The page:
The standards also include College and Career Readiness "anchor standards" which progress through out elementary, middle, and high school levels. Listed below are the anchor standards with the last bullet summarizing language skills that SLPs address.
Language Standards address:
- Conventions of standard English
- Knowledge of language (using language effectively and recognizing language varieties)
- Vocabulary Acquisition and Use
- Includes language skills such as syntax, grammar, sentence structure, vocabulary, and conversation.
Listening & Speaking Standards address:
- Comprehension and Collaboration (day-to-day, purposeful academic talk in one-on-one, small-group, and large-group settings)
- Presentation of Knowledge & Ideas ( formal sharing of ideas and concepts)
- Includes language skills such as discourse, pragmatics, describing, retelling, summarizing, presenting, adapting speaking, and point of view.
Reading Standards address:
- Key Ideas and Details
- Craft and Structures
- Integration of Knowledge and Ideas
- Foundational Reading Skills: print concepts (K-1), phonological awareness( K-1), phonics and word recognition (K-5), fluency (K-5)
- Range of Reading and Level of Text Complexity
- Separate standards for reading: Literature and Informational Text , grades 6-12
- Includes language skills such as comprehension, narratives, questioning, summarizing, analyzing, inferencing, story elements, evaluating, point of view, determining theme or central idea.
Common Core State Standards Initiative (2011). Available at http://www.corestandards.org/ Council of chief state school officer and national governors association center for best practices (2010).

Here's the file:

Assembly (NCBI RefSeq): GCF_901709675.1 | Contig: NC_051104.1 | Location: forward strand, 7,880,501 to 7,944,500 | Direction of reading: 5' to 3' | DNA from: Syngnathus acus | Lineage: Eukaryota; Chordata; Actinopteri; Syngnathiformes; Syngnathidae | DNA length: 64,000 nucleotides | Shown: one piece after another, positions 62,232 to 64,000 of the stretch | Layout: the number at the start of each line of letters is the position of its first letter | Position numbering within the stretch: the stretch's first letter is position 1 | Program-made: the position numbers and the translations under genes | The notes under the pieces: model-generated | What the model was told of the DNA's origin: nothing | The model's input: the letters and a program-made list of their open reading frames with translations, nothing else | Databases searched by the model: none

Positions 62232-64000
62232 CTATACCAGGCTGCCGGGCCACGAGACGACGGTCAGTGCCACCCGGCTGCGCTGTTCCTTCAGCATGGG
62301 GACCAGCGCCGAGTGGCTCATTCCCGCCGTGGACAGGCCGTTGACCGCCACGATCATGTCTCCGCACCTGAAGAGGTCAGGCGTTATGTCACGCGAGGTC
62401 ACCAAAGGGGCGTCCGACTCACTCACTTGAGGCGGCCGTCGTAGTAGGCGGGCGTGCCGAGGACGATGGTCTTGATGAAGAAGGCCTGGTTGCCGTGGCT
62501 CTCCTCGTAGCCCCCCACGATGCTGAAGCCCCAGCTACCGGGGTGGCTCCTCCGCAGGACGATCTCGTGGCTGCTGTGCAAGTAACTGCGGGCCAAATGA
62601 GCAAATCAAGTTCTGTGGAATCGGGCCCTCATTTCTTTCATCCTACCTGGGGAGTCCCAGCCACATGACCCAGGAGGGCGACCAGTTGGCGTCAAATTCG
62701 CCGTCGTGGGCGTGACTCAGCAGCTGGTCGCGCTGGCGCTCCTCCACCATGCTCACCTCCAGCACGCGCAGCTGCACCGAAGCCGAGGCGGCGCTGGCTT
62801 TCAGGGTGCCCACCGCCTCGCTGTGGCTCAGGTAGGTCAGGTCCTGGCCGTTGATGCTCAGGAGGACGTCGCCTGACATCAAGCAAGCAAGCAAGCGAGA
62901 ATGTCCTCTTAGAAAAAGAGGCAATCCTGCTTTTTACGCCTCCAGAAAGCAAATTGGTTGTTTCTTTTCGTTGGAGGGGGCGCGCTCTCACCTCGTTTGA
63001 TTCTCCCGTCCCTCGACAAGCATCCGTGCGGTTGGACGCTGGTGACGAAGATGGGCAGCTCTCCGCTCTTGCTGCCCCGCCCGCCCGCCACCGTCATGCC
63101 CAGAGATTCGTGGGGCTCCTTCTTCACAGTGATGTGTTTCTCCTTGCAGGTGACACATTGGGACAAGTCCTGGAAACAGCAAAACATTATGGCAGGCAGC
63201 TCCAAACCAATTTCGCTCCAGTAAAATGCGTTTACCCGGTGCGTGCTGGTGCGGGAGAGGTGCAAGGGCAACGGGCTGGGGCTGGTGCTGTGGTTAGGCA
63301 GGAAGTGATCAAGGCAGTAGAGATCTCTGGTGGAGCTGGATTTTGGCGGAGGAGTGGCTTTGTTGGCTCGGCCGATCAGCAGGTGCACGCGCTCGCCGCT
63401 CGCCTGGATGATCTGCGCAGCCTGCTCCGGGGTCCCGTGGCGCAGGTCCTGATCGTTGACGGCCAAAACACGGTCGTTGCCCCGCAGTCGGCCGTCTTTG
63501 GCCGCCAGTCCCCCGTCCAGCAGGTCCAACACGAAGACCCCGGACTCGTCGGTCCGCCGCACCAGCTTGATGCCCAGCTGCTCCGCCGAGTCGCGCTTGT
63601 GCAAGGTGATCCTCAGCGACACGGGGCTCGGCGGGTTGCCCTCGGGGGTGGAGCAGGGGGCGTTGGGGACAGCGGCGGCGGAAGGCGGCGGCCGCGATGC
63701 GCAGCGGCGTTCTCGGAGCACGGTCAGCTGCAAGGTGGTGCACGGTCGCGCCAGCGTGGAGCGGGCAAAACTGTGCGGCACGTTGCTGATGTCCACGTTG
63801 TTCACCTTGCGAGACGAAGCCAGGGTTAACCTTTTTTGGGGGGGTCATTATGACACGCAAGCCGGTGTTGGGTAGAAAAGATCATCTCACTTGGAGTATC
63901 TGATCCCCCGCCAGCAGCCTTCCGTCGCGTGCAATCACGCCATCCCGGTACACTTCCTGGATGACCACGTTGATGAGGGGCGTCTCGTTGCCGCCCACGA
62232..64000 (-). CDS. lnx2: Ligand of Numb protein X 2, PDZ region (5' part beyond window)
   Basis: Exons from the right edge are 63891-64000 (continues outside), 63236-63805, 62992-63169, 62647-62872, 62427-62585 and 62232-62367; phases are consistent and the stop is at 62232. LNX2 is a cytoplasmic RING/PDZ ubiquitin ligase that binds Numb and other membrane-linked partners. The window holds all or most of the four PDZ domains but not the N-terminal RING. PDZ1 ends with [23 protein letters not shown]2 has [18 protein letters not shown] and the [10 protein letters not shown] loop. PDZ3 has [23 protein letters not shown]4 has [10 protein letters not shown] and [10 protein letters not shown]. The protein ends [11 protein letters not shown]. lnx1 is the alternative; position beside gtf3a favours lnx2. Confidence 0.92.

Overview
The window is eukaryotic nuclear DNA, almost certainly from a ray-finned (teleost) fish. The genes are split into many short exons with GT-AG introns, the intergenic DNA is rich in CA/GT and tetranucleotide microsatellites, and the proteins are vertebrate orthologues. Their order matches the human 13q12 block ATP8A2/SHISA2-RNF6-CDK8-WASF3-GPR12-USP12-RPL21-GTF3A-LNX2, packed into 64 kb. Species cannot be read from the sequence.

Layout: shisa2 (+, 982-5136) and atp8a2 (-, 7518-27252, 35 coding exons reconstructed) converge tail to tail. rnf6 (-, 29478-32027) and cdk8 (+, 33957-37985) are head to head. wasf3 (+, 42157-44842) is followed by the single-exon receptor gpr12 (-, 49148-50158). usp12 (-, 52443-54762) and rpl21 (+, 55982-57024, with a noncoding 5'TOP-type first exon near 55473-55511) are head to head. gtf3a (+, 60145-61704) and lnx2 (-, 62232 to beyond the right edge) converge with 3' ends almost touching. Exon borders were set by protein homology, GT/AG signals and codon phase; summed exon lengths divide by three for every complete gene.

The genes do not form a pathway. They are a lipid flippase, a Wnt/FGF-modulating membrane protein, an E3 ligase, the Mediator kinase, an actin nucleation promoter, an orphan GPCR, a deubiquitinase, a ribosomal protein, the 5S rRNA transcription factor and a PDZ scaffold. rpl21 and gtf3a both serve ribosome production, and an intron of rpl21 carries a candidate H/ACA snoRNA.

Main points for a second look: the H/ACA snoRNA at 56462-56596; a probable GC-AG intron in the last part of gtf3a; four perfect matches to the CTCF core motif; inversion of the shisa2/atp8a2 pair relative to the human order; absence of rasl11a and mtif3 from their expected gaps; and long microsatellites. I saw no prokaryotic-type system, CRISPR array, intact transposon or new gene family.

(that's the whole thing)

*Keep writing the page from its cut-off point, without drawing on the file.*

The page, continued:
Kendall, J. (2011). Understanding common core state standards. Alexandria, VA: Association for Supervision and Curriculum Development (ASCD).
Wiggins, G. (2011). Thoughts on Education. Comments on Education Weekly Blog, Nov. 2, 2011.
Language Skills in the standards from an SLP Lens - summary of language skills in the standards
Standards Charts: Listed below are charts with standards listed by levels: elementary, middle, and high school. They are listed by grade levels and strands to help SLPs see the horizontal and vertical progression. The charts are for Language Arts, but we will be adding others soon.
These standards are complex and will need to be “unwrapped” or “broken down” into more discrete language skills. However, SLPs can easily see language skills that can be translated into goal/objectives for deficit skills (e.g., retelling, main idea, important details, summarizing information, etc.). SLPs can use the Common Core Standards to guide their curriculum-based therapy.
To use the charts, here is an example: if a student is in 5th grade, but functioning closer to the 2nd grade standard, the SLP can look back at earlier grade level expectations and analyze the skills needed for the student to progress towards the grade level standard. The SLP can then look at evidence-based strategies for developing these skills.